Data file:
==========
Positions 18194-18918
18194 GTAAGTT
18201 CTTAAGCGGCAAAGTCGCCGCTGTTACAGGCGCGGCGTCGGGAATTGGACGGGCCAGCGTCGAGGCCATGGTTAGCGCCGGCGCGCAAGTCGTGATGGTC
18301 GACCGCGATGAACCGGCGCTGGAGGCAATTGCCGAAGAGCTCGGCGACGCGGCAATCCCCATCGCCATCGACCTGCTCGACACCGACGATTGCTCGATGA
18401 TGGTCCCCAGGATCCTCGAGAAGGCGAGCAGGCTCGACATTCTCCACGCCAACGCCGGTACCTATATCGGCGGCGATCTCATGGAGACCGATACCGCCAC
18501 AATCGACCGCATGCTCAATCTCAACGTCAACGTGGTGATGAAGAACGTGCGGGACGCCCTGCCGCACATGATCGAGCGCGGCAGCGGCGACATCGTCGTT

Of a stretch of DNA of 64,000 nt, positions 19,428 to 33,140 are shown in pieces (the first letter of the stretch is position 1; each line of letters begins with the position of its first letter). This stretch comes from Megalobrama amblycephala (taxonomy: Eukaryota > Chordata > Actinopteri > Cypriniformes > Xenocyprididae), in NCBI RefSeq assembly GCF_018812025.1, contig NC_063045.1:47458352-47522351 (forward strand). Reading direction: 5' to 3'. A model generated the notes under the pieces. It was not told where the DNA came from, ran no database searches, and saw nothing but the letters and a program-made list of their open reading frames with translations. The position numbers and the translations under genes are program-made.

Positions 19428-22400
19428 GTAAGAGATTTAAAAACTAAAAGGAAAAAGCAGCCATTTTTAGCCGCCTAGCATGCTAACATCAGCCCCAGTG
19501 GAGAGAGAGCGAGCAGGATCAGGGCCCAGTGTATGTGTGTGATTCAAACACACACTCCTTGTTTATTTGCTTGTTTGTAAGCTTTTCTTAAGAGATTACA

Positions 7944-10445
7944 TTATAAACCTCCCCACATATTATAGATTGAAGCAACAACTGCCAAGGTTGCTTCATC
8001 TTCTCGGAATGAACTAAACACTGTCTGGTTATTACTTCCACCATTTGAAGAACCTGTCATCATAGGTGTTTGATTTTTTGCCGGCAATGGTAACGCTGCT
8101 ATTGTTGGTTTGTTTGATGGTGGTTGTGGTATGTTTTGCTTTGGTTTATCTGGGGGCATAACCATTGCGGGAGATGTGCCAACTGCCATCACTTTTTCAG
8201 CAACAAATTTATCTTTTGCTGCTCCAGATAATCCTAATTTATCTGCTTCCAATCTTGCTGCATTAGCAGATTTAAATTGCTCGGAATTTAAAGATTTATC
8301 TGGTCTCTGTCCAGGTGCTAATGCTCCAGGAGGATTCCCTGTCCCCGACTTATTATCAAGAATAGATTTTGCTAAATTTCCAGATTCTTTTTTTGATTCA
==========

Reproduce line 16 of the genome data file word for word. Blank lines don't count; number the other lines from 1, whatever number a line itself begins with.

8301 TGGTCTCTGTCCAGGTGCTAATGCTCCAGGAGGATTCCCTGTCCCCGACTTATTATCAAGAATAGATTTTGCTAAATTTCCAGATTCTTTTTTTGATTCA